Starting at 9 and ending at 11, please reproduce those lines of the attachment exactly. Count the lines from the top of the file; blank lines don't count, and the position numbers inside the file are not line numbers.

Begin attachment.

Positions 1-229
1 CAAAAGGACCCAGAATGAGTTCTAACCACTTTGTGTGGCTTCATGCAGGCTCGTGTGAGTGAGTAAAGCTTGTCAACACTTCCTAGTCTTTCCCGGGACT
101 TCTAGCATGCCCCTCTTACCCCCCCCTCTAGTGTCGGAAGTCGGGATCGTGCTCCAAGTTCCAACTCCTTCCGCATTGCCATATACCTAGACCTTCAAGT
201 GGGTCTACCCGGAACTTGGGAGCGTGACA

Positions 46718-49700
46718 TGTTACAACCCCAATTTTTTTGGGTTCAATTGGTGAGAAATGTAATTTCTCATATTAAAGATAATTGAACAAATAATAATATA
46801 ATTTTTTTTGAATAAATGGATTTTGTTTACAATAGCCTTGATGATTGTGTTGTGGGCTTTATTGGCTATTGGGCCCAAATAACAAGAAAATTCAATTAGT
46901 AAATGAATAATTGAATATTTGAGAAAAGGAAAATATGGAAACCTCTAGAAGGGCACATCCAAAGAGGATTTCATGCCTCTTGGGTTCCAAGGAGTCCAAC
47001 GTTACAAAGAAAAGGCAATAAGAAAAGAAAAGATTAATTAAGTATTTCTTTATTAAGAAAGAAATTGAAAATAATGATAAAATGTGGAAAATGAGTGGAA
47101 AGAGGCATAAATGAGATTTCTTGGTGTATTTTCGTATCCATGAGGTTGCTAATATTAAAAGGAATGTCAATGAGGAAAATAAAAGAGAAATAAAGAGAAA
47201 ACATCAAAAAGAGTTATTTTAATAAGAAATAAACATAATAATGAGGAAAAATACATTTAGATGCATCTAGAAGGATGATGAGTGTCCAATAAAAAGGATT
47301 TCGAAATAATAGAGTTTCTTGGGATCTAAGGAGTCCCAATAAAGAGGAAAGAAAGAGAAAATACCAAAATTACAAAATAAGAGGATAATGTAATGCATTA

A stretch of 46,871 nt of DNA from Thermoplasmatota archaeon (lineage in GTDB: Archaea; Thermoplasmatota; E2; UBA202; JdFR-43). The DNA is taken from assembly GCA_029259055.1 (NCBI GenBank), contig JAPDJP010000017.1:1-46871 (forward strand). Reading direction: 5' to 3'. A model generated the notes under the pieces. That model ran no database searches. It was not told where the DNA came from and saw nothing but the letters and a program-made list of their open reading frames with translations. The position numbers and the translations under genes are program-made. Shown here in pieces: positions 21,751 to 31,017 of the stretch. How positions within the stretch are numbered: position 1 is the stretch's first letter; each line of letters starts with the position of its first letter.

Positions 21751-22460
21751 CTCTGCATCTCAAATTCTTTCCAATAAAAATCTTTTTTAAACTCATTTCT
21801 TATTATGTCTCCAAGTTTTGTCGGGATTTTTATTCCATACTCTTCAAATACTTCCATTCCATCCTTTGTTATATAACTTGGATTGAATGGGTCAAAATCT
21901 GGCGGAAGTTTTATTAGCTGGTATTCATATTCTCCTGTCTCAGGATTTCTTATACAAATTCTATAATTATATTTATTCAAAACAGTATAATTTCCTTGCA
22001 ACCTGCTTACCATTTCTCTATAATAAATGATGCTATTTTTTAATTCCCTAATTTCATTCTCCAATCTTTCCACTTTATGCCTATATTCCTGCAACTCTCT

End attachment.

47001 GTTACAAAGAAAAGGCAATAAGAAAAGAAAAGATTAATTAAGTATTTCTTTATTAAGAAAGAAATTGAAAATAATGATAAAATGTGGAAAATGAGTGGAA
47101 AGAGGCATAAATGAGATTTCTTGGTGTATTTTCGTATCCATGAGGTTGCTAATATTAAAAGGAATGTCAATGAGGAAAATAAAAGAGAAATAAAGAGAAA
47201 ACATCAAAAAGAGTTATTTTAATAAGAAATAAACATAATAATGAGGAAAAATACATTTAGATGCATCTAGAAGGATGATGAGTGTCCAATAAAAAGGATT